Lizard Illnesses You Can Diagnose With the Naked Eye
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The best way to prevent illness of your lizard pets is to take proper care of them. Even so, living space, climate, and nourishment of exotic lizards in the terrarium can never completely simulate the conditions of living free in the wild.
Symptoms: Gray-white feces of the parasites on the skin of the lizard, especially around the eye area. Mites themselves will often be seen later as barely pinhead sized, black, moving life forms. The parasites live on the blood of their host and prefer to bite the softer parts of the skin under the scales. Consequences: general weakness and stress from the constant itching. Perforations of the skin may lead to molting problems, and even, in the case of bad mite infestation, to skin necrosis and death. Treatment: If the mite infestation is already present at the time of purchase, bathe the lizard in its transport bag in a 0.2 percent Neguvon solution (0.04 ounces per quart [2 g/L]). The animal should then remain in the well-dampened bag (from which water is, however, evaporating) for several hours.
If mites appear on the animals in your terrarium, you must not only treat the lizards in the manner described above but the terrarium as well. Spray the cage and the decorations with a 0.2 percent solution of Neguvon. Use as fine a spray on the spray bottle as possible. Be particularly thorough, because mites often conceal themselves in the decorations. Treatment of both the lizards and the terrarium must be repeated after two weeks. You can also fight mites with a Vapona Insect Strip, which is hung in the terrarium. The Vapona strip is cut to deliver the correct amount of vapor as follows: 1/4 inch (6.4 mm) of the narrow edge of the strip is cut for each 10 cubic feet (.28 m^3) of cage volume. It is suspended from the top of the cage so that the lizard(s) cannot reach it. A hanger made from a bent paper clip works will for securing the strip to the roof of the cage. The strip is left in the terrarium for two to four days.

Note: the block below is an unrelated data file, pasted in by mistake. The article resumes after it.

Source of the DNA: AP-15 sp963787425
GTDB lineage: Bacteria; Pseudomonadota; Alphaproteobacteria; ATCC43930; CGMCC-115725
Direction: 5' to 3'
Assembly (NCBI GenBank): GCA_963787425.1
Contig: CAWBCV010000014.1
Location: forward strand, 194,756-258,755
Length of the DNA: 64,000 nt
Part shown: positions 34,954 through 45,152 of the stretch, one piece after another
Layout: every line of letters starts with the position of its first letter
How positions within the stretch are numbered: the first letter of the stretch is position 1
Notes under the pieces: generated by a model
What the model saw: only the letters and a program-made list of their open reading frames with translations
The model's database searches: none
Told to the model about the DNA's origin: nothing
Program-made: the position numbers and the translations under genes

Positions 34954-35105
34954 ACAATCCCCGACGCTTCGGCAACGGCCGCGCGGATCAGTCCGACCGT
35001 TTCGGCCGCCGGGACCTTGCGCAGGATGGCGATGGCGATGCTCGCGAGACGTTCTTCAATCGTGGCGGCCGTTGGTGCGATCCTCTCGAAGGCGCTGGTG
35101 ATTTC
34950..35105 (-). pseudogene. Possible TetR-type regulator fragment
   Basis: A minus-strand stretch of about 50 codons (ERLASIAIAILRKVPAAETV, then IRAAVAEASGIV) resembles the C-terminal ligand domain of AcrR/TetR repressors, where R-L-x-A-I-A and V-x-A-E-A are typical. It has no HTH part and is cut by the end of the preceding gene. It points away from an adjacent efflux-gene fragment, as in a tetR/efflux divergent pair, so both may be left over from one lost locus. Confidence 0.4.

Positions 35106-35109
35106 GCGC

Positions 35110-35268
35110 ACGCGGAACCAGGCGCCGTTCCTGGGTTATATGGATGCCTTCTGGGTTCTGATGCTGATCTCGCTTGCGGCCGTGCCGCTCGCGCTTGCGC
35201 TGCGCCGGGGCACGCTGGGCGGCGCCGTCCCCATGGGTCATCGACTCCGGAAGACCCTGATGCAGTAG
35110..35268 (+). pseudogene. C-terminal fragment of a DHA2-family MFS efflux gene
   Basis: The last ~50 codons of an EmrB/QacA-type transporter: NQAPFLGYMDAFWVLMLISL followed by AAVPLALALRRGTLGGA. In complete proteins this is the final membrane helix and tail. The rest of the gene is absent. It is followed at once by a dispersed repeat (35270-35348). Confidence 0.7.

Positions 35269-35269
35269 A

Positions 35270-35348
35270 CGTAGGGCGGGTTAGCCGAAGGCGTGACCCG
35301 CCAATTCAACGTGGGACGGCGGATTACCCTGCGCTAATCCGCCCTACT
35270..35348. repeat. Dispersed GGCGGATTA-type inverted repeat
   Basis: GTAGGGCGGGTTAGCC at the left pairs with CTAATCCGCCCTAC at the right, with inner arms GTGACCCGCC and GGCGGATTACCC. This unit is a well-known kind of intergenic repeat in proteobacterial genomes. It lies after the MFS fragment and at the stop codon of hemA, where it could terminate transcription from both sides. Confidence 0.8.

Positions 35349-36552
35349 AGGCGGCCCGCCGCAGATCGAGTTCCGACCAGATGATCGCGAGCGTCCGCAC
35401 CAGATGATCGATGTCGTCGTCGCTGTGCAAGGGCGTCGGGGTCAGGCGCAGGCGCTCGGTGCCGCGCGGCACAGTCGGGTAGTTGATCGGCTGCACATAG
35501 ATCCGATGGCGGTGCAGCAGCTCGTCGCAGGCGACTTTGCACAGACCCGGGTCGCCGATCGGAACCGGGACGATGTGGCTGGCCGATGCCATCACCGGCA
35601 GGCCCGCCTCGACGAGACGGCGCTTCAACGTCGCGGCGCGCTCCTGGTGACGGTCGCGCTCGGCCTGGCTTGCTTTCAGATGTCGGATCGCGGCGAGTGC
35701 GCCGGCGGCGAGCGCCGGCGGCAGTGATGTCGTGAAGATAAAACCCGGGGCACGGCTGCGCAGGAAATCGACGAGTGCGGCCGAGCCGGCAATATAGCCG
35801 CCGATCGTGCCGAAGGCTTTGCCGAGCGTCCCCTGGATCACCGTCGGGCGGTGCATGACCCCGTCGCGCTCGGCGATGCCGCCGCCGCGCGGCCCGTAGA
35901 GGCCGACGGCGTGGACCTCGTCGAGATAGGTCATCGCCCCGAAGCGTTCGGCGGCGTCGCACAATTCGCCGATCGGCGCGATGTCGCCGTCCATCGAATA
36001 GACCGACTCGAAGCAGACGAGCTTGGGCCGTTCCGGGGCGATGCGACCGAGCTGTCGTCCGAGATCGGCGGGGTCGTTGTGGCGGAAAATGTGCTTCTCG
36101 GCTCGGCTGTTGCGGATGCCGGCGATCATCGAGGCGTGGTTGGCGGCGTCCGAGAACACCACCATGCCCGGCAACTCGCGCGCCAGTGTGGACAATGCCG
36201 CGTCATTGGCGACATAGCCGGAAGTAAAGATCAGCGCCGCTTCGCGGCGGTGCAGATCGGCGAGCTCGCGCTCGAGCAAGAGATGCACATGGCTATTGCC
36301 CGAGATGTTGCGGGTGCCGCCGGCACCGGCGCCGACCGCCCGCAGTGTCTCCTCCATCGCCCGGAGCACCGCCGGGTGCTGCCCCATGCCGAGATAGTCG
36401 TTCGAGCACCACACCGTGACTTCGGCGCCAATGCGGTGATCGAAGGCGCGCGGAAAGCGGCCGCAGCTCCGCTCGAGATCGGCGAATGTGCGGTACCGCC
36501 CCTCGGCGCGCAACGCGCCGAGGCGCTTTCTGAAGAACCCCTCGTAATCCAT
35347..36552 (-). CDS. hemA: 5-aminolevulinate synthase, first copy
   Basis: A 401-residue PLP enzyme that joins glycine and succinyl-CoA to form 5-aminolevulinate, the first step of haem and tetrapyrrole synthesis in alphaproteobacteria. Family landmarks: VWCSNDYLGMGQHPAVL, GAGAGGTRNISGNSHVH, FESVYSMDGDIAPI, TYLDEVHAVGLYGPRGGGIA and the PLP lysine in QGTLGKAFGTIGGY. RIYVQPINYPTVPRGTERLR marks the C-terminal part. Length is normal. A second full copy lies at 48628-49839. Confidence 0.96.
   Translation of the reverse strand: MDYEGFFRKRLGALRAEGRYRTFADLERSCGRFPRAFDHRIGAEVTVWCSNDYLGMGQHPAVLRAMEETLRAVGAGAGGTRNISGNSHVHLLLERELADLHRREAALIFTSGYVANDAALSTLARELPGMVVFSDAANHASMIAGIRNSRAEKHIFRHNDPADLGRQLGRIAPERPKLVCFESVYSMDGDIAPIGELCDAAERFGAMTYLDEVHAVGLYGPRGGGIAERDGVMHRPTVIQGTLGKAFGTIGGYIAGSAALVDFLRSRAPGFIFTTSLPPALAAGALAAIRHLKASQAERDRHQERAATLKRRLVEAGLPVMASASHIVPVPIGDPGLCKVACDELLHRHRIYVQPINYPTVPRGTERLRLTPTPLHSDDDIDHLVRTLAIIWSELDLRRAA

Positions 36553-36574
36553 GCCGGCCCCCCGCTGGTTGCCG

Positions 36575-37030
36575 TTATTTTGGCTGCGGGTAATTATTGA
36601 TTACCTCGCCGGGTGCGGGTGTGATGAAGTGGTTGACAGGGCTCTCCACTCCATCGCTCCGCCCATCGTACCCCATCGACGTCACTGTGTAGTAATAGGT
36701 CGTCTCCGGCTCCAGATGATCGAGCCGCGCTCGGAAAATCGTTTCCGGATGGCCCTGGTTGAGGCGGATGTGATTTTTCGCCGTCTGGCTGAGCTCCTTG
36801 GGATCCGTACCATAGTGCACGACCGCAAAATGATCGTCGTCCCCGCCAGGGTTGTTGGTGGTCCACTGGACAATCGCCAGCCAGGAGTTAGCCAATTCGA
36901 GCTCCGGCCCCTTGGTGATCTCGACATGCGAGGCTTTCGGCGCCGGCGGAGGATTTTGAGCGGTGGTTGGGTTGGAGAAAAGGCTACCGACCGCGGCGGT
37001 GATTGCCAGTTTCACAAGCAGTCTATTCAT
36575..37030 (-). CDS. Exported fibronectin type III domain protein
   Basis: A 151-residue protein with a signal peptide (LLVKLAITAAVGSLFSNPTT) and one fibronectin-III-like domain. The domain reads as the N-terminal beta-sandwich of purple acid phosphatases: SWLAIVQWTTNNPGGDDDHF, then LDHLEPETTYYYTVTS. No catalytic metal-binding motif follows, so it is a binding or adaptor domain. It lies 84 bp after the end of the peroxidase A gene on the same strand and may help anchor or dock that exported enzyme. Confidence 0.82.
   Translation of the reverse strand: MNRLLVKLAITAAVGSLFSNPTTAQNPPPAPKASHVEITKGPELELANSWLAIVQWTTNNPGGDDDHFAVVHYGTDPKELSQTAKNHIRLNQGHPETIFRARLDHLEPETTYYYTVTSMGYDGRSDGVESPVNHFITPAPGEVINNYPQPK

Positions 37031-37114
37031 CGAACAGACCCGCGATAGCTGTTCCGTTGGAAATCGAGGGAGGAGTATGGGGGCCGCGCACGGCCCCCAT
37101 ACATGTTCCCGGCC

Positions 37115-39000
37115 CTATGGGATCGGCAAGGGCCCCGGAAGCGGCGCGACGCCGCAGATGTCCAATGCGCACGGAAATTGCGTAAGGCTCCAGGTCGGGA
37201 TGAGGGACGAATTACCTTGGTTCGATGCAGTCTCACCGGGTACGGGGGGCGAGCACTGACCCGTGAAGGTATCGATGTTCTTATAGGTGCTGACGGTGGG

Caution: (1) Do not handle the strip with your bare hands; use rubber or plastic gloves, or place your hand inside a plastic bag and dispose of your protective hand coverings after they have been in contact with the pest strip. A drawback to this method is that all food insects will be killed too. (2) Geckos with large skin wounds should not be treated with Neguvon because many species will not tolerate this preparation.
Ticks (Ixodidae Family)
Symptoms: Ticks bite the host animal, hold fast, and suck blood. The highly flattened arthropods, up to 0.12 inches (3 mm) in size, attach themselves firmly under the scales, preferring the soft skin parts between the shoulder and the hip joints.
Treatment: The parasites should not be pulled out because the mouth parts are usually left behind and can lead to infection. Treat with a 0.2 percent Neguvon solution as for mites. If the lizard is very badly infested, Neguvon should not be used because the presence of many perforations of the skin makes poisoning a danger. In that case, lubricate the lizard with mineral oil. This treatment is lengthy and messy, so the animal must be kept in a quarantine terrarium while it is being treated. Hanging a Vapona Insect Strip can also help with a bad tick infestation.
Symptoms: Bite wounds. Broken-off tail. Crushed toes.
Treatment: Care for a damp wound with antibiotic powder; if the edge becomes hard, apply antibiotic cream. Do not use adhesive tape or bandages. Wounded lizards should be kept in as sterile a terrarium as possible. Do not place an injured lizard in a sand or earth-filled terrarium because particles of soil may enter the moist open wounds.
Faults in maintenance, disturbance of general health, or an attack of external parasites can produce molting difficulties, as can vitamin deficiencies. Abnormally frequent shedding carries the danger of exhaustion; the cause may be an over-administration of vitamin preparations.
Treatment: Check the terrarium conditions, and especially the climate controls. Increase or decrease the vitamin dosage according to the problem.